Accountability wanted in flood recovery funds
NASHVILLE, Tenn. (WSMV) - New legislation could mean victims of major disasters, like tornadoes and floods, get more help from charities faster.
This comes after WSMV4 Investigates exposed that relief dollars for 2020 tornado victims still had not been dispersed, two years later.
For two years, tens of thousands of donated dollars sat undistributed, waiting to be handed out to victims of the 2020 tornadoes.
“I think they should’ve used it all up. There shouldn’t be money left,” said Tina Brown who lost her house and had to completely rebuild after the 2020 tornadoes swept through Nashville.
Additionally, more than a year after the Christmas Day bombing, over $100,000 remained.
“I’m going to need to ask for some more support,” said Ashley Bergeron who lost her home and art gallery downtown on Christmas Day 2020.
Then, again after the devastating floods of 2021, WSMV4 Investigates found more than $2 million still sitting with The Community Foundation.
“There’s so many people in need who need stuff now,” said Loyce Holland back when we interviewed her last fall. She lives in Waverly and owns a small business there.
The victims are upset to learn money was still available, as is Tennessee Senator, Mark Pody.
“I want to make sure that money is being accounted for in a proper way and being given to the people who need it at the time they need it,” Senator Pody told WSMV4 Investigates.
Senator Pody represents Wilson County which was one of the hardest hit areas during the 2020 tornadoes.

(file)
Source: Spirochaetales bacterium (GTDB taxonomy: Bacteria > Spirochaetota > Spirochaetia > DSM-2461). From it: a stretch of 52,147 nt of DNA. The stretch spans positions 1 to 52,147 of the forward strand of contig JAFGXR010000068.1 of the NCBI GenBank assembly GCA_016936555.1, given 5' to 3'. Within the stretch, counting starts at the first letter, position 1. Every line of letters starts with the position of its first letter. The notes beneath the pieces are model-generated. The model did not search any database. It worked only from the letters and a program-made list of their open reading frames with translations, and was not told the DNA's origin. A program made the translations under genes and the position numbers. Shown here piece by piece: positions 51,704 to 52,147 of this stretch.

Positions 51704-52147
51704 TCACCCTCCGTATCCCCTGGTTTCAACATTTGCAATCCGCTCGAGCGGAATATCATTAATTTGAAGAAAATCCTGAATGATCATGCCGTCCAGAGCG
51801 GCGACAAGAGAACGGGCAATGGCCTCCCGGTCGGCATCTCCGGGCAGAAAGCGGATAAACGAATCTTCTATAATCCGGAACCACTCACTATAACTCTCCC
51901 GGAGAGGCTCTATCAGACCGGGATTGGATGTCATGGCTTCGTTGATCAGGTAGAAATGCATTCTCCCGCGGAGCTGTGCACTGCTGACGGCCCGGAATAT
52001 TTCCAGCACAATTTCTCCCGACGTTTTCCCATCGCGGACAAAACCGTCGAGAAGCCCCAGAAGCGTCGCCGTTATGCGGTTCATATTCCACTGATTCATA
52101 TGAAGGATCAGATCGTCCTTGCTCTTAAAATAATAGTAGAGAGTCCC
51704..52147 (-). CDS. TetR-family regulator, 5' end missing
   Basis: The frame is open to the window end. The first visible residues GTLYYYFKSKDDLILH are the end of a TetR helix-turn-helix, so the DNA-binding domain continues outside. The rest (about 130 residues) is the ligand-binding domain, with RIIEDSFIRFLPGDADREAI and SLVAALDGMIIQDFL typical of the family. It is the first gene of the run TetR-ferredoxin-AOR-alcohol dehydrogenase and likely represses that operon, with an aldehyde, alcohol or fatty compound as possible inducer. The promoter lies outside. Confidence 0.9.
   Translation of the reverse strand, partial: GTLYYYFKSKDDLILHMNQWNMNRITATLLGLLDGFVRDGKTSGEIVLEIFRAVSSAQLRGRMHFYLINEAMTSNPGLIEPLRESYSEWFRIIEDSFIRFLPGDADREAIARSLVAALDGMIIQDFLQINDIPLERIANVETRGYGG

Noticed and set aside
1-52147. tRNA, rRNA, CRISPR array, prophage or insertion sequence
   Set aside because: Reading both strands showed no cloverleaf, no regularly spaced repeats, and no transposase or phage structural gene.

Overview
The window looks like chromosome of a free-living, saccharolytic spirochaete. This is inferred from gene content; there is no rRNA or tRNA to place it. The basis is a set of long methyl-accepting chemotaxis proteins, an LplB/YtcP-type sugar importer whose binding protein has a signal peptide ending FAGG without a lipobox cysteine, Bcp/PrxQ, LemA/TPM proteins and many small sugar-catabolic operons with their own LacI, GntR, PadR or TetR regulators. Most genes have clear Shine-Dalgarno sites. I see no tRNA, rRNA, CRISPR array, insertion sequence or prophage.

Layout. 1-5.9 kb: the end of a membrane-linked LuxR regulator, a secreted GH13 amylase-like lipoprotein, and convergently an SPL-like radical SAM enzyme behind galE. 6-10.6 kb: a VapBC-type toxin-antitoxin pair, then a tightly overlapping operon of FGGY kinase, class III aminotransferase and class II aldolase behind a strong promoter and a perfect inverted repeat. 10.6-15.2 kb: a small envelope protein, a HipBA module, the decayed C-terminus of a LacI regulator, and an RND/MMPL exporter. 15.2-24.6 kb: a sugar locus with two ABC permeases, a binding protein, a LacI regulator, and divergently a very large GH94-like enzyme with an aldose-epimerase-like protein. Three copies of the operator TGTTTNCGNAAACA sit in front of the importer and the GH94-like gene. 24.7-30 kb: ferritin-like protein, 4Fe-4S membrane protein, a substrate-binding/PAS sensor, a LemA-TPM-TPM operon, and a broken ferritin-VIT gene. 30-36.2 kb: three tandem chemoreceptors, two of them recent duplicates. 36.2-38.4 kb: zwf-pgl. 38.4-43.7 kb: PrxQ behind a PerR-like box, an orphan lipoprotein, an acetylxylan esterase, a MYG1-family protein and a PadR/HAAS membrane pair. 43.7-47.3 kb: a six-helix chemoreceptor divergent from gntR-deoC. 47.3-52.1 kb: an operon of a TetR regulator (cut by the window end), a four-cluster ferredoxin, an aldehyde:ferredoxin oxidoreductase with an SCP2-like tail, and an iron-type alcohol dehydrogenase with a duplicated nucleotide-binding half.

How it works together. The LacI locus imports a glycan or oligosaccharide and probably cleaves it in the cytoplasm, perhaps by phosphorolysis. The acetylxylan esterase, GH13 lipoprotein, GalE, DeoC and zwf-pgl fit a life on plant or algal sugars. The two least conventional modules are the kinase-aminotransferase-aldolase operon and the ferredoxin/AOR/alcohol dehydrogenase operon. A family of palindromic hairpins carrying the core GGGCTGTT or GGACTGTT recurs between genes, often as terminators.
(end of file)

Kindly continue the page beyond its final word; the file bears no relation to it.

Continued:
He thought all the money had already been given to victims and had no idea tens of thousands of dollars were still available for tornado victims, two years later.
“I was actually shocked by that. We need that money out in the community right away,” said Pody.
As we learned over the course of our investigation, there isn’t a law that requires nonprofits to hand out money that’s been donated to victims in a certain time frame.
Pody says he wants to change that and is now in talks with major charitable organizations, like The Community Foundation, to streamline the recovery process.
“We want that money going to help the people who need it, not the people running the organizations,” said Pody.
People like Richard Grady could have used more money after one of the tornadoes in 2020 ripped through his home.
“Quit holding that money. People still need that money,” said Grady.
Our series of investigations found that The United Way of Wilson County, for example still had $50,000 still available for tornado victims 2 years later.
We checked back and since our story aired all of it but $8,000 has been given out. These funds are still available if you need it. Just be sure to contact The United Way of Wilson County and The Upper Cumberland.
We plan to follow State Senator Pody’s efforts to change the law and let you know what progress is made.
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